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Emancipation Group

Emancipation Group

On View

Elvehjem : Gallery : 4 : Pedestal

Thomas Ball

Thomas Ball composed this statue commemorating the Emancipation Proclamation following President Abraham Lincoln’s assassination. The sculpture represents Lincoln granting freedom to a figure representing enslaved people. Lincoln magically breaks the chains of bondage with his raised hand and bids a kneeling slave to rise from his lowly position. The scroll in the president’s other hand represents the Emancipation Proclamation, which rests on a column symbolizing the United States. In contrast to the heroic portrayal of Lincoln, who stands fully clothed, the nude Black man crouches in an inferior position and is not an individual, but a racial type. The statue characterizes Black freedom as an act of white power, given to a figure who remains on the ground, unable to free himself. The statue affirms an unequal relationship between Black and white Americans even as it purportedly celebrates emancipation. Although the kneeling figure seen here was an idealized racial type, Ball later revised the composition and modeled the man’s face after a photograph of Archer Alexander, a formerly enslaved man. Larger versions of the revised statue were cast in bronze and erected as monuments to freedom in Washington, D.C. and Boston. The latter was removed in 2020.
Artist
Thomas Ball
(American, 1819 - 1911)
Title
Emancipation Group
Date
1873
Medium
White Italian marble
Dimensions
45 1/2 x 27 9/16 x 21 1/4 in. Overall
Credit
Gift of Dr. Warren E. Gilson
Accession No.
1976.157
Classification
Sculpture
Geography
United States

Related

After 1873 [1870s], allegedly donated to the City of San Francisco “by one of the Nob Hill-Comstock Lode millionaires” and located in the Courthouse [1]; after April, 1906-1974, private collection (San Francisco, CA); 1974, acquired by antique dealer (Salt Lake, UT); 1974, sold to Anthony B. Christensen (Bountiful, UT) [2]; by November 1975, Dr. Warren E. Gilson (Middleton, WI) [3]; 24 November 1975, deposited on long-term loan to Elvehjem Art Center; 1976, gifted to Elvehjem Art Center [now called Chazen Museum of Art]. [1] in letter from Anthony B. Christensen to Dr. Eric McCready, Director of the Elvehjem Art Center: "To my knowledge this piece was donated to the City of San Francisco by one of the Nob Hill-Comstock Lode millionaires in the 1870s. It was placed in the San Francisco City Courthouse and removed from the courthouse after the "Great Earthquake" and placed in a private estate where it remained until last year [1974]." This information needs to be researched and confirmed. [2] Anthony B. Christensen is the owner of Anthony’s Antiques and Fine Art, Salt Lake City, UT (founded ca. 1990, https://anthonysfineart.com/pages/contact-1). [3] Dr. Warren E. Gilson (1917-2000), UW alumnus and founder of Gilson, Inc., a Wisconsin firm specializing in medical instruments https://news.wisc.edu/amid-changing-market-for-scientific-instruments-gilson-continues-to-lead-2/; Gilson was a collector of decorative arts and donor of over 200 objects to the Milwaukee Art Museum between 1978 and 1998: https://blog.mam.org/2017/05/09/questions-of-provenance-stories-behind-the-names-part-1/#more-14464; Gilson donated 16 objects (paintings, sculpture, antiquities, Asian ceramics, and decorative arts) to the Elvehjem Museum of Art between 1975 and 1994.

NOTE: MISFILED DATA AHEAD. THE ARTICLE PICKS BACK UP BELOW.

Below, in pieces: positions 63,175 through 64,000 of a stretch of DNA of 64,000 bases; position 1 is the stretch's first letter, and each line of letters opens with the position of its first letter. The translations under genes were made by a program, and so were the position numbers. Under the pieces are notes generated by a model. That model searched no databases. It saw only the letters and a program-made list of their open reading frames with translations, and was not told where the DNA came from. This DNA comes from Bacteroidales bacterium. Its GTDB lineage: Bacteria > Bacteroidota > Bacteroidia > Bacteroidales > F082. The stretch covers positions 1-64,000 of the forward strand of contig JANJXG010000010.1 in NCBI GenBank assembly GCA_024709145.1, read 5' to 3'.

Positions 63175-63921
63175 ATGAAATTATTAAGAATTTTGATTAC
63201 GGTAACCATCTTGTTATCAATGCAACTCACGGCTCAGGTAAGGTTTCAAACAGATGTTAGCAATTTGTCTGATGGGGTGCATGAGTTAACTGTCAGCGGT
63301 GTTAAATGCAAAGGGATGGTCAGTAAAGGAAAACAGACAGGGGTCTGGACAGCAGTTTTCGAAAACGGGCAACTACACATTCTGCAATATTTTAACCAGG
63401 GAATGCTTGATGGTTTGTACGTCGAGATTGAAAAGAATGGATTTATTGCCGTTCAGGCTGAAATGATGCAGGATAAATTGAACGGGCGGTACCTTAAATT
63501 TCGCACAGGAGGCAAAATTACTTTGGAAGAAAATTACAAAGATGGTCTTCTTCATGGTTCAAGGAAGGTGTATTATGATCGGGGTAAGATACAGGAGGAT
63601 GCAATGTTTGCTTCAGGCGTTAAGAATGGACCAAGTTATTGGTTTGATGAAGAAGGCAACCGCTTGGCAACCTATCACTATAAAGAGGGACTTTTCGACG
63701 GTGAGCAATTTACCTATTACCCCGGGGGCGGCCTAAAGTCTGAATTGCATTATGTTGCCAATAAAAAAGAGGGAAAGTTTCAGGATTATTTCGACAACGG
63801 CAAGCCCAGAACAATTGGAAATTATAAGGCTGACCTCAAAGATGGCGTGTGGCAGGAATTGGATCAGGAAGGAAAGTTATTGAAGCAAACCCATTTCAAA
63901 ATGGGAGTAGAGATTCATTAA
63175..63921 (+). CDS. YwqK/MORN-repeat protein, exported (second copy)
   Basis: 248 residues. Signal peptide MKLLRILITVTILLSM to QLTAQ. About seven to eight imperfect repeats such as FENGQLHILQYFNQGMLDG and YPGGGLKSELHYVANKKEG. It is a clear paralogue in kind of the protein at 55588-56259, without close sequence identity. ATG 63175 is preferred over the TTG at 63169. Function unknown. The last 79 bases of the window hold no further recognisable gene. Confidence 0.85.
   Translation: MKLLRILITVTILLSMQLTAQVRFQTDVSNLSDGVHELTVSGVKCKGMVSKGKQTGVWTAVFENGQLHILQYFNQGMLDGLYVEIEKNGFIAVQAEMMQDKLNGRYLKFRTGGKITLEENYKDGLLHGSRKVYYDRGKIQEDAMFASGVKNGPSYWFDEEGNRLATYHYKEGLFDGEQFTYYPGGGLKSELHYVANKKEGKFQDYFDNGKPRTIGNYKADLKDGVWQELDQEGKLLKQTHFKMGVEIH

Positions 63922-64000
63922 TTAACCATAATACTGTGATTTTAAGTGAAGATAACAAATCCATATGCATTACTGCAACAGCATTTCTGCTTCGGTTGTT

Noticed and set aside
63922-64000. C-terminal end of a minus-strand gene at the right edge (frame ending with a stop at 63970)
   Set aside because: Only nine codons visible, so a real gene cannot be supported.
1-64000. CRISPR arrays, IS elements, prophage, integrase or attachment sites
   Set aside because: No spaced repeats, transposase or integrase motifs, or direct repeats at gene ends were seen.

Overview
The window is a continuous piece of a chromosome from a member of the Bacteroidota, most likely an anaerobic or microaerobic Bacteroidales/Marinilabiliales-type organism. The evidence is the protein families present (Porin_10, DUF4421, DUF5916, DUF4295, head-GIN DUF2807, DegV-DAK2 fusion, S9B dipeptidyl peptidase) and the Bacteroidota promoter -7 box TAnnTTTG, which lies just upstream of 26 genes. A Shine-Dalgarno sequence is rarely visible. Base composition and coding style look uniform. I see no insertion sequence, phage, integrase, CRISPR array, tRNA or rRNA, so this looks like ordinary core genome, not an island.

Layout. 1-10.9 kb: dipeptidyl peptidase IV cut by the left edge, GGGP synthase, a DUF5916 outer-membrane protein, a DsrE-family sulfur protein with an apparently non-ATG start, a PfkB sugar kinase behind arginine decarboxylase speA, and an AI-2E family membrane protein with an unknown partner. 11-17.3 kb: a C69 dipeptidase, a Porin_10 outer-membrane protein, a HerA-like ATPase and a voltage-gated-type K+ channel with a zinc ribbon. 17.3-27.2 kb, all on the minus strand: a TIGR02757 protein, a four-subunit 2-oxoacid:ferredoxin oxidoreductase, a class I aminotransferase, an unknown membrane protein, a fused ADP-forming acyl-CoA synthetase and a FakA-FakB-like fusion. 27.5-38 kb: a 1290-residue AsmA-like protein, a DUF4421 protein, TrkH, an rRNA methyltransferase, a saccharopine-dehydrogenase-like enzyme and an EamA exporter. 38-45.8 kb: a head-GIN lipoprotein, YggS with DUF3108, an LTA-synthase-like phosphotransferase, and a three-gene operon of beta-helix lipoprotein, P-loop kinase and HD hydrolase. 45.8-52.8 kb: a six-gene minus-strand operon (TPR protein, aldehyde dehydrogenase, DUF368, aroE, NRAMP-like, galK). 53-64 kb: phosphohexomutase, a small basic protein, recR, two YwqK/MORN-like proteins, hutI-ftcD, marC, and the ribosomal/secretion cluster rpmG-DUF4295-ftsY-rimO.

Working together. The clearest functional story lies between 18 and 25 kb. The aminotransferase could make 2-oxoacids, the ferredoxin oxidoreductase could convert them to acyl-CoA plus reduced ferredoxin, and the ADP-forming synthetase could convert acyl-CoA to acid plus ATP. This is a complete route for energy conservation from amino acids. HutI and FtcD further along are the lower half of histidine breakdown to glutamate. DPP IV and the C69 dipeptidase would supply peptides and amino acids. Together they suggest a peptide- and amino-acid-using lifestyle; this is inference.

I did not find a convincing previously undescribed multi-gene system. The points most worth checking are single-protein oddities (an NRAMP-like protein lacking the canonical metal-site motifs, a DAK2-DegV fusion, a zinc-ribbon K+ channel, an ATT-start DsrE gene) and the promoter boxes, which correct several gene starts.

• Craven, Wayne. "Thomas Ball and the Emancipation Group." Bulletin 1976-77. Elvehjem Art Center (1977): 43-51.
  • Fryd, Vivien Green. "Hiram Power's Bust of George Washington: The President as an Icon." Phoebus: A Journal of Art History, 5 (1987): 14-27. p.27, fig. 13

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